Cryptocurrency forensics firm Nansen indicated four phases of TerrsUSD (UST) stablecoin de-peg to U.S. Dollar that took place two weeks ago.
No, UST was not taken down by a single attacker
According to the detailed report released by Nansen today, on May 27, 2022, the theory about UST being attacked by a single powerful entity that is being widely discussed on Crypto Twitter is senseless.
1/ What really happened to $UST?— Nansen? (@nansen_ai) May 27, 2022
After weeks of work from our team of researchers, here's an in-depth look at the $UST crisis that brought down the Terra ecosystem.
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Full report here: https://t.co/MMdtrUO6Ve pic.twitter.com/7HcsPNWZOQ
Instead, seven large wallets (sophisticated traders, "token millionaires" and so on) explored the imbalanced status of UST-LUNA's tokenomic design.
Most likely, on May 7, 2022, they started moving UST liquidity out of Anchor Protocol (ANC). Prior to the Terra (LUNA) drama, this protocol offered up to 19.5% in APY on UST stablecoin.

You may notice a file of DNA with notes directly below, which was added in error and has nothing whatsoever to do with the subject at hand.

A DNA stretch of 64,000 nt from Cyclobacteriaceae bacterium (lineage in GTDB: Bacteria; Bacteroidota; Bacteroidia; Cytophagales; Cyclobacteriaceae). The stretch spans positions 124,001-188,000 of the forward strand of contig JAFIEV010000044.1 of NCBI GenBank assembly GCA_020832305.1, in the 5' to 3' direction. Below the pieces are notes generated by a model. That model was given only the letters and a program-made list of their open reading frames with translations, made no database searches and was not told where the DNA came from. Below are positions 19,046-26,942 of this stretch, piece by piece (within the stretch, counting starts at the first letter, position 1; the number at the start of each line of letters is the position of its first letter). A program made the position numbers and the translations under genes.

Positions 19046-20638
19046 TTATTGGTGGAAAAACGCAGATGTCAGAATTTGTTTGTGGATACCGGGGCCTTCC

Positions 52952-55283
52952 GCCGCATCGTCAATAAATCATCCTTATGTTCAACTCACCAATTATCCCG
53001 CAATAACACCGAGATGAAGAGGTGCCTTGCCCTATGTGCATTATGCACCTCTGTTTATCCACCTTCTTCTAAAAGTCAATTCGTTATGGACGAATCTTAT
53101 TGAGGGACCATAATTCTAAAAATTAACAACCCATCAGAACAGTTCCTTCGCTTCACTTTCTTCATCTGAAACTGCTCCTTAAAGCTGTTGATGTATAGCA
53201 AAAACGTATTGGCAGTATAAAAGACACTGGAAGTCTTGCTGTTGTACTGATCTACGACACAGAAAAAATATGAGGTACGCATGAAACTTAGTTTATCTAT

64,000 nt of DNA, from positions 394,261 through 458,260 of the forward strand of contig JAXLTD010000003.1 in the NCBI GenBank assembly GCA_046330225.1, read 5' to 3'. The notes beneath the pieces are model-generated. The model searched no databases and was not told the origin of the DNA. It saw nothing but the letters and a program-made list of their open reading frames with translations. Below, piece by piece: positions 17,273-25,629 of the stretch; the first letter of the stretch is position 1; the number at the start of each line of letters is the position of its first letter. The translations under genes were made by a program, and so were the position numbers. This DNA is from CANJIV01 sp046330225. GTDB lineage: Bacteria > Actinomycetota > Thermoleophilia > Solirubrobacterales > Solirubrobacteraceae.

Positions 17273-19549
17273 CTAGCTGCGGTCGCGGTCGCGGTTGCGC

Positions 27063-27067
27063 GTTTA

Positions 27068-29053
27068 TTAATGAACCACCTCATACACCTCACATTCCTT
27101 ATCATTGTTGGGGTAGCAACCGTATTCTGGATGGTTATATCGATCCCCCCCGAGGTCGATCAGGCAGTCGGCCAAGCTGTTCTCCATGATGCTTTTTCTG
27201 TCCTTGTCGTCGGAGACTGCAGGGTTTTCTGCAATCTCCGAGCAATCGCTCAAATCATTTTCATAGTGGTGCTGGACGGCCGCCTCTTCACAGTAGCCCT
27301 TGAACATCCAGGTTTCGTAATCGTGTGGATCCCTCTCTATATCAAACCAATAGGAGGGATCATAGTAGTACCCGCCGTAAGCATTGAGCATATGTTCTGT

Then, they started to aggressively move liquidity from Terra (LUNA) blockchain to Ethereum (ETH) via Wormhole bridge infrastructure.
Nansen shared the addresses of seven whale-driven wallets that played significant roles in this process. Nansen's heuristics identified them as "Token Millionaires" and "Heavy DEX Traders."
Terra 2.0 launch caused debates in crypto community
Finally, the mentioned accounts started swapping UST to other stablecoins on Curve Finance (CRV) liquidity pools. Once UST de-pegged, massive arbitrage opprtunities were opened up due to "inefficiencies" between various price sources.
As covered by U.Today previously, as a result of events, UST stablecoin and Terra (LUNA) asset dropped to almost zero levels. Terraform Labs' founder Do Kwon initiated the restarting of the network.
However, the global cryptocurrency community is not excited by this proposal: some services even refused to add new assets to their trading suits.